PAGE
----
A cyberattack that was traced to Chinese hackers, which stole some of Google's proprietary computer code and attempted to spy on Chinese activists' emails, was the "straw that broke the camel's back," according to Google co-founder Sergey Brin. The Google controversy coincided with cyber attacks against over 200 American companies, believed by U.S. authorities to have been launched by the People's Liberation Army.
As the glow of the 2008 Summer Olympics faded, Brin said, the Chinese government began ratcheting up its Web censoring and interfering more with Google's operations. On Jan. 12 of this year, Google said it would stop self-censoring its search engine in China, citing a major cyberattack that appeared to target the email of human rights activists. Last Monday, Google began routing mainland Chinese users of its search engine to a site in Hong Kong that the company isn't censoring. Brin indicated the idea to reroute users was "actually relayed to us indirectly from the Chinese government," although he declined to elaborate.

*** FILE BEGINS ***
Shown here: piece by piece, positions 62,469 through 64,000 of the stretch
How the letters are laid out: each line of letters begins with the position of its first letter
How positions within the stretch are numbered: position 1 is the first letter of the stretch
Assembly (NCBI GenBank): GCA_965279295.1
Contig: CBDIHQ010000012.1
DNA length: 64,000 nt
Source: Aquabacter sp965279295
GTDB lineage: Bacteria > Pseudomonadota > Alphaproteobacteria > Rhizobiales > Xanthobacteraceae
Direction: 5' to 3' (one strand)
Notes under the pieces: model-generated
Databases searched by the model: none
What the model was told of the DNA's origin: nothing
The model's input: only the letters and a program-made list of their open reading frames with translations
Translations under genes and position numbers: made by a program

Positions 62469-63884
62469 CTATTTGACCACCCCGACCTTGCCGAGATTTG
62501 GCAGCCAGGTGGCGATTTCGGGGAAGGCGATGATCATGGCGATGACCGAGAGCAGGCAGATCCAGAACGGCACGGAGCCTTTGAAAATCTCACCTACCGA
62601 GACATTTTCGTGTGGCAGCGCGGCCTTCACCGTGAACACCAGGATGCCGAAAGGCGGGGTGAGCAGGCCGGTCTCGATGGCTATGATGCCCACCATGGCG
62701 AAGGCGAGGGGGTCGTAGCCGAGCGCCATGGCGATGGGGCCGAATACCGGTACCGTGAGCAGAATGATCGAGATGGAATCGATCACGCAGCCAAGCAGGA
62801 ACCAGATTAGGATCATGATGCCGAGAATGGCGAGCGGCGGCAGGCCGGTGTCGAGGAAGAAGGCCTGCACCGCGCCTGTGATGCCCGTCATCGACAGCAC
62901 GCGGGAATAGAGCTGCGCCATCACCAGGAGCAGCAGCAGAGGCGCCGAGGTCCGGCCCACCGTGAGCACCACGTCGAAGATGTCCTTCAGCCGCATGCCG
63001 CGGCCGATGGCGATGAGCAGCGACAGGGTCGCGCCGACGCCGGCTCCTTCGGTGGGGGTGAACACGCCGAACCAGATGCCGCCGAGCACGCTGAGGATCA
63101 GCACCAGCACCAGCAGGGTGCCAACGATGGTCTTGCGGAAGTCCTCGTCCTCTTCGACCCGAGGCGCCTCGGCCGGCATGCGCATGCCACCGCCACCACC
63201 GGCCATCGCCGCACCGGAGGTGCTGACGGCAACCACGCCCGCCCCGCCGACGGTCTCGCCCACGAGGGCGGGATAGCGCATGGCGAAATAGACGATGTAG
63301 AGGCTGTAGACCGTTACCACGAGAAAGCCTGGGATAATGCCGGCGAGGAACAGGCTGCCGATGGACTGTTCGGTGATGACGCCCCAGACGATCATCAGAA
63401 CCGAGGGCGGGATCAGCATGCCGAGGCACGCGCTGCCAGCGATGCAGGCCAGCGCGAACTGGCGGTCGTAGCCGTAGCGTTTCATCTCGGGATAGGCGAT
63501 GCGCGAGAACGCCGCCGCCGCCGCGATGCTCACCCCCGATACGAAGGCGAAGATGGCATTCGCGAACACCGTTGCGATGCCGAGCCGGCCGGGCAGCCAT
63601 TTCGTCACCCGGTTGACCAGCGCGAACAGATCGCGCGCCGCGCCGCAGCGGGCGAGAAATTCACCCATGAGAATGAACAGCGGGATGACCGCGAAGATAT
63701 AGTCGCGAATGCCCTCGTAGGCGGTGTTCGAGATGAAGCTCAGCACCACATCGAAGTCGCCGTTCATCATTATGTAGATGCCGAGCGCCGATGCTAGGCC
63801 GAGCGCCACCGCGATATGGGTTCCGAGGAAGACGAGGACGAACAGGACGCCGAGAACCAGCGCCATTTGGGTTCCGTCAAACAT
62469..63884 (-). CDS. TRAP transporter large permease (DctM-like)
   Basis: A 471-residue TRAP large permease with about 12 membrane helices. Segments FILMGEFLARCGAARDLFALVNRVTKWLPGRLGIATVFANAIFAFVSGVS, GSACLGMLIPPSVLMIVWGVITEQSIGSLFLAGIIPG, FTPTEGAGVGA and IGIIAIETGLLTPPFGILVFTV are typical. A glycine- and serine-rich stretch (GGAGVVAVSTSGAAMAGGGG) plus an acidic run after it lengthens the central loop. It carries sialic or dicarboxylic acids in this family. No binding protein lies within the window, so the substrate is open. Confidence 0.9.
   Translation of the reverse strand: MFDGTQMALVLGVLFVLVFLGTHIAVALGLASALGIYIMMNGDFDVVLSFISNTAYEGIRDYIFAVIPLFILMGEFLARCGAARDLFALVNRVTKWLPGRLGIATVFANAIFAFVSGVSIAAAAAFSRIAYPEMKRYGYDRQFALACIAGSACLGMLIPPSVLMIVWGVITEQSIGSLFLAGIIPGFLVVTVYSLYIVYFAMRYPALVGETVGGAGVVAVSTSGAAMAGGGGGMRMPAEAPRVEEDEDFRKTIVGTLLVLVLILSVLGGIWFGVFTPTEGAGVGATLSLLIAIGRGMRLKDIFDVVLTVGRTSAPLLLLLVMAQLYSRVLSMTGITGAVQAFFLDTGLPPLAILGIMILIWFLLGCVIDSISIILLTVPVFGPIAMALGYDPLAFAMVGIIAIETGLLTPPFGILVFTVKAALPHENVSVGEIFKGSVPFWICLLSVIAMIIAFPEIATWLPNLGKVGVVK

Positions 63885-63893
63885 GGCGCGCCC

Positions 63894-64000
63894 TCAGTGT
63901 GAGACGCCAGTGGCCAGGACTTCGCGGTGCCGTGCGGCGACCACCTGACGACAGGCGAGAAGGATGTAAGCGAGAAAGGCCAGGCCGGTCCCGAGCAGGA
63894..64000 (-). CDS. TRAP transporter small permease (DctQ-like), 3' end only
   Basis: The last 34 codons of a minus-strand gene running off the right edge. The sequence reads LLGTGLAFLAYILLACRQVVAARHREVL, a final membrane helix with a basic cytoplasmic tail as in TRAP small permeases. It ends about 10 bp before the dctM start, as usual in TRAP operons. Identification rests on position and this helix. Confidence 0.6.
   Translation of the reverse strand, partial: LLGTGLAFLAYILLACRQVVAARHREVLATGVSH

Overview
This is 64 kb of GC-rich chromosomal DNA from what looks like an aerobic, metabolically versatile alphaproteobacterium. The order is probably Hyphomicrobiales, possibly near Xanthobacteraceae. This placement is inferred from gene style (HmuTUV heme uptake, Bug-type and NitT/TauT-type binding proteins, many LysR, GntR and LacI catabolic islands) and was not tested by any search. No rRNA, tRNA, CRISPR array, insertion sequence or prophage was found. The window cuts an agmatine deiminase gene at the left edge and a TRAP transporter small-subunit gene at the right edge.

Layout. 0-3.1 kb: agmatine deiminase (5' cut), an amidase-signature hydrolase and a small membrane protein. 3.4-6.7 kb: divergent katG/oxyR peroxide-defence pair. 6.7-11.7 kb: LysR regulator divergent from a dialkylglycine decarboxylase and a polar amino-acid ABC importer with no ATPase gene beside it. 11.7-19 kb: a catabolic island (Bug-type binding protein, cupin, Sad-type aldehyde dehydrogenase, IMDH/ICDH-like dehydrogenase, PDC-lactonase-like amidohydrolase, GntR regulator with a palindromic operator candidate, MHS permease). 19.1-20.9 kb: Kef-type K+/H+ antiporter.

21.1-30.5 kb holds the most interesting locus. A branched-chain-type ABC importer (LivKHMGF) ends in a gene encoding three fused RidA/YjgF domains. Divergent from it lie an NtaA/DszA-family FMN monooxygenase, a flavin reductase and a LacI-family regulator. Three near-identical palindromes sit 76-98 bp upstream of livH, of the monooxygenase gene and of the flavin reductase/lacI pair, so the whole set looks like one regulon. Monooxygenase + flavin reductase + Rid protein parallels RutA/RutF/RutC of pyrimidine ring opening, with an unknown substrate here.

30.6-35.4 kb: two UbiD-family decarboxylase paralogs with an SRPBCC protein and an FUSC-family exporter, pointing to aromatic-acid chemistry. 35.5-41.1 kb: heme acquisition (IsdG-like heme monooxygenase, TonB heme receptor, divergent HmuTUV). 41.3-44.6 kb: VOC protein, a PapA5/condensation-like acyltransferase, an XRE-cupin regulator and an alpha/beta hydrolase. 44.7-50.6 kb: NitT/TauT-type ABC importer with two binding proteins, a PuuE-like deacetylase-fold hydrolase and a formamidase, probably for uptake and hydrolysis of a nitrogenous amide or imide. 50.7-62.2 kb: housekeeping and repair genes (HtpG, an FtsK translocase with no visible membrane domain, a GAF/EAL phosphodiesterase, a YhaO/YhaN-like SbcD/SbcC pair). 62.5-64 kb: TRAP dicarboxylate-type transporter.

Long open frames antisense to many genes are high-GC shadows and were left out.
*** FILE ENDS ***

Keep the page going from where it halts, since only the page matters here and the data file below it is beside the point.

Google's decision to stop censoring searches on its China-based servers, rerouting search requests instead to its uncensored Hong Kong facilities, is historic. Hong Kong's physical reality, its legal protections and lack of corruption, and its potential to be a truly open society are powerful advantages for foreign businesses. The strength of support among Hong Kong's younger citizens for preserving Hong Kong's special status shows that the passage of time is not ineluctably on Beijing's side.
"One of the reasons I am glad we are making this move in China is that the China situation was really emboldening other countries to try and implement their own firewalls," Mr. Brin said. When it discovered it was struck by the cyberattack in late 2009, Google found evidence the motivation was to peek at the emails of Chinese activists, Mr. Brin said, that's when he had had enough.
While many Internet freedom proponents are cheering the move, few large companies have come out pledging their support. Mitch Kapor, a Silicon Valley venture capitalist, said Google's moral stand made sense long term, because China will eventually get more open. "More businesses ought to follow 'gut principles' and shareholders and customers ought to support and encourage them to do so," he said.
Whether others will follow Google remains unclear. On Wednesday, Go Daddy Group Inc., a provider of Internet addresses, told members of Congress it would cut back its business in China, following new Chinese requirements for information about registrants.
Announcing China's 1949 founding, Mao Zedong said, "The Chinese people have stood up!" Now, Google has stood up, and the game is on between Mao's heirs and the Internet generation.
Source: The Wall Street Journal, March 25, 2010